Developers Again Blamed for Cloud Back-End Security Vulnerabilities

Developers are once again being blamed for cloud back-end security vulnerabilities, this time in a new report from Appthority.

The company published investigation results that found nearly 43 TB of enterprise data was exposed on cloud back-ends, including personally identifiable information (PII). This comes just shortly after a similar report from a different security company.

In the new "2017 Q2 Enterprise Mobile Threat Report" report (free upon providing registration info), Appthority found "data leakage" from mobile apps that send data to unsecured cloud back-ends. While security concerns typically focus on a triad of other factors -- apps, device threats and network threats -- this data leakage on the back-end was dubbed the "HospitalGown" threat because of that garment's open back-end.

"In total, we found almost 43 TB of data exposed and 1,000 apps affected by the HospitalGown vulnerability," Appthority said in a blog post last week. "Looking at a subset of 39 apps, we still found 280 million records exposed, a total of about 163 GB of data. This is a staggering amount of leaked information, and in some cases represents the entirety of customer or operational data for an enterprise."

The report echoes the findings of an earlier report by RedLock Inc., which revealed many security issues primarily caused by user misconfigurations on public cloud platforms. RedLock claimed it found 82 percent of hosted databases remain unencrypted, among many other problems.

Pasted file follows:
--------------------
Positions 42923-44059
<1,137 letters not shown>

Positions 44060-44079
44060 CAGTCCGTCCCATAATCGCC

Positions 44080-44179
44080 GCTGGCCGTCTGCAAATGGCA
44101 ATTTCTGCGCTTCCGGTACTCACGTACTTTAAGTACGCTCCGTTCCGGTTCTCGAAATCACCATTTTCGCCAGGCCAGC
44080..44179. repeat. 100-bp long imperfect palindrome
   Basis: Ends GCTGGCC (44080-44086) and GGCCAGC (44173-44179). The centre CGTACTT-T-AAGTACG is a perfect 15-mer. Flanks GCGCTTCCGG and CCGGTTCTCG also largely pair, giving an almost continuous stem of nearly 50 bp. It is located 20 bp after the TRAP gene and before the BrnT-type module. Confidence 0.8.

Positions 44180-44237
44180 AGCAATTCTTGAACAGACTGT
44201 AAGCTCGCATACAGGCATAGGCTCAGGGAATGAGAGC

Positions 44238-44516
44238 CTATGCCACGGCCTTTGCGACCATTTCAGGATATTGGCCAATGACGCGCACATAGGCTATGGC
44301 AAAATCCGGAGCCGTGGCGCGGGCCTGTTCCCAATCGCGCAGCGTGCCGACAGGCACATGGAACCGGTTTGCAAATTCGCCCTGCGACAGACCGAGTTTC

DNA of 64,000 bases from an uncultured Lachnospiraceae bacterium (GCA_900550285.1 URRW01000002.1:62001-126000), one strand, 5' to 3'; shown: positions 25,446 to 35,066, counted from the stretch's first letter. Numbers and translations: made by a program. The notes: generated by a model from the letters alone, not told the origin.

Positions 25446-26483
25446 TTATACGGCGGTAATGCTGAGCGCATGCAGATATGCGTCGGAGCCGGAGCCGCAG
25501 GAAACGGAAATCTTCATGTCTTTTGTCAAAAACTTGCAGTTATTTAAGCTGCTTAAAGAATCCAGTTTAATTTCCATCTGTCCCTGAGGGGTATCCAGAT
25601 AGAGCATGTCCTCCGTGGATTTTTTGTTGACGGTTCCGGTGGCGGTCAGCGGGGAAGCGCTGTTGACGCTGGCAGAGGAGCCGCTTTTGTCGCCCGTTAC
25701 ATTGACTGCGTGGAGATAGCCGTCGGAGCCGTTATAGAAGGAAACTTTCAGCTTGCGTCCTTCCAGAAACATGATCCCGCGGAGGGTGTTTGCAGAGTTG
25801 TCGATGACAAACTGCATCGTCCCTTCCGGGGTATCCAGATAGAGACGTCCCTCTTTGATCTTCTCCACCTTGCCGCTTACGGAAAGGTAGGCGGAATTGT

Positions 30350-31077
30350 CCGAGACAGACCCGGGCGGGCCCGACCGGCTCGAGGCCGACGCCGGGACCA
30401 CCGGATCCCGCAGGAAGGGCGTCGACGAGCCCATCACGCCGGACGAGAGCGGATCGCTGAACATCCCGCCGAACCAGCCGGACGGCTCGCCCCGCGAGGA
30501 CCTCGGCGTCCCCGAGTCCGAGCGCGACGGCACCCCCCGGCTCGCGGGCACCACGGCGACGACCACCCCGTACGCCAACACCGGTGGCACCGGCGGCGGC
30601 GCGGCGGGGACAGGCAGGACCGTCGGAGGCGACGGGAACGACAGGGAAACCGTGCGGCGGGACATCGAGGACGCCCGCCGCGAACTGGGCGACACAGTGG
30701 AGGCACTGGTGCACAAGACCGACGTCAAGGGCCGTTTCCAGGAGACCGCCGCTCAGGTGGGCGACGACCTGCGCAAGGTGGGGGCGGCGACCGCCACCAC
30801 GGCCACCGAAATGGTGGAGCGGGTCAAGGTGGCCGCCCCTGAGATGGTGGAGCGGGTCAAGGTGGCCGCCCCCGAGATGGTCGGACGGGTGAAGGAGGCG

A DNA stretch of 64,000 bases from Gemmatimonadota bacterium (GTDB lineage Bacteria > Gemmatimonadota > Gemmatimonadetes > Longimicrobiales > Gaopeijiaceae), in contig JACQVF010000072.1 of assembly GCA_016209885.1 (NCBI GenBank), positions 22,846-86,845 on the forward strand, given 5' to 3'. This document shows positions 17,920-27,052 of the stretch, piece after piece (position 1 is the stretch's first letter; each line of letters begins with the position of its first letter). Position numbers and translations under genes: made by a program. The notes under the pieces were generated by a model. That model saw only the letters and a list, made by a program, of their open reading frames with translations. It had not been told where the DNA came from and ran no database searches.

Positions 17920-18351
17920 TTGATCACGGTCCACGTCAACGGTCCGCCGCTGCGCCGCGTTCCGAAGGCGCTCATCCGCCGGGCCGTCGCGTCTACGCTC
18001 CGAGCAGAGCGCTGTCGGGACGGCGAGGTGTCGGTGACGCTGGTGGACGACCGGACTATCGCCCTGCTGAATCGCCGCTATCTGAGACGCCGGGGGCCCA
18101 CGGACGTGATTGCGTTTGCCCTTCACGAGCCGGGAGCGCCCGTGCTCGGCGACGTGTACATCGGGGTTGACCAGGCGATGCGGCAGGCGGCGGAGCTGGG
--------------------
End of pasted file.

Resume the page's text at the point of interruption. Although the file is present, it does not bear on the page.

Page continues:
As with the RedLock report, developers were blamed for the HospitalGown vulenerabilities. "HospitalGown is a vulnerability to data exposure caused, not by any code in the app, but by the app developers' failure to properly secure the back-end (hence its name) servers with which the app communicates and where sensitive data is stored," Appthority said.

Sample of Vulnerable Apps with Exposed Elasticsearch Servers
[Click on image for larger view.] Sample of Vulnerable Apps with Exposed Elasticsearch Servers (source: Appthority)

Unsecured Elasticsearch servers and MongoDB databases were prime targets of a series of ransomware attacks earlier this year that generated widespread publicity in the security field. However, that publicity apparently wasn't enough to significantly alleviate the issue.

"As our findings show, weakly secured back-ends in apps used by employees, partners and customers create a range of security risks including extensive data leaks of personally identifiable information (PII) and other sensitive data," the report states. "They also significantly increase the risk of spear phishing, brute force login, social engineering, data ransom, and other attacks. And, HospitalGown makes data access and exfiltration far easier than other types of attacks."

Key findings of the report as listed by the company include:

  • Affected apps are connecting to unsecured data stores on popular enterprise services, such as Elasticsearch and MySQL, which are leaking large amounts of sensitive data.
  • Apps using just one of these services revealed almost 43TB of exposed data.
  • Multiple affected apps leaked some form of PII, including passwords, location, travel and payment details, corporate profile data (including employees' VPN PINs, emails, phone numbers), and retail customer data.